“Gen. Sinclair has consistently taken responsibility for his mistakes and agreed to a reduction in retirement benefits,” his lawyer, Richard Scheff, said in an emailed statement. “He is a highly decorated war hero who made great sacrifices for his country, and it’s right that he be permitted to retire honorably.”
While retirement benefits are mandated by federal law, there is a requirement that an individual must have served satisfactorily in rank before receiving those benefits, McHugh said in a statement. McHugh determined that Sinclair’s actions as both a one-star general and colonel provided enough evidence to reduce his rank in retirement by two grades.
McHugh added that he was prevented by federal law from taking any further action against Sinclair, so he did what was “legally sustainable.”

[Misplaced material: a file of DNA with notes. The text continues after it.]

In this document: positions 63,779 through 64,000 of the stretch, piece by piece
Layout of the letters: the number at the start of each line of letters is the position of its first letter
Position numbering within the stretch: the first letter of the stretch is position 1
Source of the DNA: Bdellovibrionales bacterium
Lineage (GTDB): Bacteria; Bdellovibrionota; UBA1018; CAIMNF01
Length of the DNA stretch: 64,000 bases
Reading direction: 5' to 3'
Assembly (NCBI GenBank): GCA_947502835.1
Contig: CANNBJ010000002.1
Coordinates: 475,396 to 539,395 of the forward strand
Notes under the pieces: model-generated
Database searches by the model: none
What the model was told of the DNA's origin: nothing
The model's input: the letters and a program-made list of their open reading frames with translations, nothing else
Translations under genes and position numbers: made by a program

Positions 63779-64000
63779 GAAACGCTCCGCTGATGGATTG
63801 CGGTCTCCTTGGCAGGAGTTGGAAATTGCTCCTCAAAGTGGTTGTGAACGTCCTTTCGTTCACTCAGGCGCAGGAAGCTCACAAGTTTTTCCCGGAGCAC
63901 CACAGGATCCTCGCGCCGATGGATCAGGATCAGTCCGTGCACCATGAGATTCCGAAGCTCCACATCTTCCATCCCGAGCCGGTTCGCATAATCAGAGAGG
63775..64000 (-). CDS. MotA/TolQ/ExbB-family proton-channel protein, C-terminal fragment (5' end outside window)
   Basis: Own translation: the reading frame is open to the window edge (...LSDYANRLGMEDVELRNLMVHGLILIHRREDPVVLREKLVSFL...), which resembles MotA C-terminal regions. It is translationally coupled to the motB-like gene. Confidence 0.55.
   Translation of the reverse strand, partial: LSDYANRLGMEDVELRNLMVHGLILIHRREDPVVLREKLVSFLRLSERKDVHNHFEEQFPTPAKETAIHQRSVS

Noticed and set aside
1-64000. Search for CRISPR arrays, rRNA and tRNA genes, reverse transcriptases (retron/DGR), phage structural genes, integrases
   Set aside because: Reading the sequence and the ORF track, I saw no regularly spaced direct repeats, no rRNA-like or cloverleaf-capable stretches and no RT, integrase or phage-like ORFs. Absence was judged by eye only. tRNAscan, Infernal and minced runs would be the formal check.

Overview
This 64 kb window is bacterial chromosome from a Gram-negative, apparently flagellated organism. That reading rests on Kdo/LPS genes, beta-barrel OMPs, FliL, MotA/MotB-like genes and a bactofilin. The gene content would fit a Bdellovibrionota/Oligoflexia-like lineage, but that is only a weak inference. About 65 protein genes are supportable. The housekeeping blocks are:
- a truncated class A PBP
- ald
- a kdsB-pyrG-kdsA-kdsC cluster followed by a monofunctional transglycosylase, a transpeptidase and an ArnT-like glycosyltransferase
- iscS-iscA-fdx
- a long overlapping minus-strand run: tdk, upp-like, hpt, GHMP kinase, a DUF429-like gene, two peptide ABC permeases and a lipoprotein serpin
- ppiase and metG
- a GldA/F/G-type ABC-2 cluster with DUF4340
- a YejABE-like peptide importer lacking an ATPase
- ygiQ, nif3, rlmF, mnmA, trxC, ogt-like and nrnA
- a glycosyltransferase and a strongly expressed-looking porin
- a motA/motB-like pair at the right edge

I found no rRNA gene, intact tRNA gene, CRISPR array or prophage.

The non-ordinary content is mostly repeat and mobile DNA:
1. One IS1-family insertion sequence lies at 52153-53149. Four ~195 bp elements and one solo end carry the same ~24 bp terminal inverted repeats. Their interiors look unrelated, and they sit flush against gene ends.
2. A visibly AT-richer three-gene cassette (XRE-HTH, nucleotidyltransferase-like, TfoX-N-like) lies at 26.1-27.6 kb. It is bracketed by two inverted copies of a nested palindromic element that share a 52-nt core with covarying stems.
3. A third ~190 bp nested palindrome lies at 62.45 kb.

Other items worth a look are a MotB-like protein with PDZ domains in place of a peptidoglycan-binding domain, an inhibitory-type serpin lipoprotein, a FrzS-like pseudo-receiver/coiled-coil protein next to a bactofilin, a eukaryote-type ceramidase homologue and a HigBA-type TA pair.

The Army was unable Friday immediately to provide any estimates of how much retirement pay Sinclair might be losing as a result of McHugh’s decision.
Sinclair was convicted at a court-martial in March 2014. But his sentence of a reprimand and fine triggered outrage in Congress, as members questioned whether the Uniform Code of Military Justice should be overhauled.
“This is a sexual predator,” Speier, the California Democrat, told McHugh during a March hearing on Capitol Hill. “For a sexual predator to gain this rank and given a slap on the wrist suggests that the system doesn’t work.”
The case fueled anger about the increasing number of sexual assaults in the military and raised persistent questions about whether victims feel free to report the assaults to their commanders.
The Pentagon narrowly beat back congressional efforts to strip commanders of the authority to prosecute cases, especially those related to sexual assault, and hand the job to seasoned military lawyers.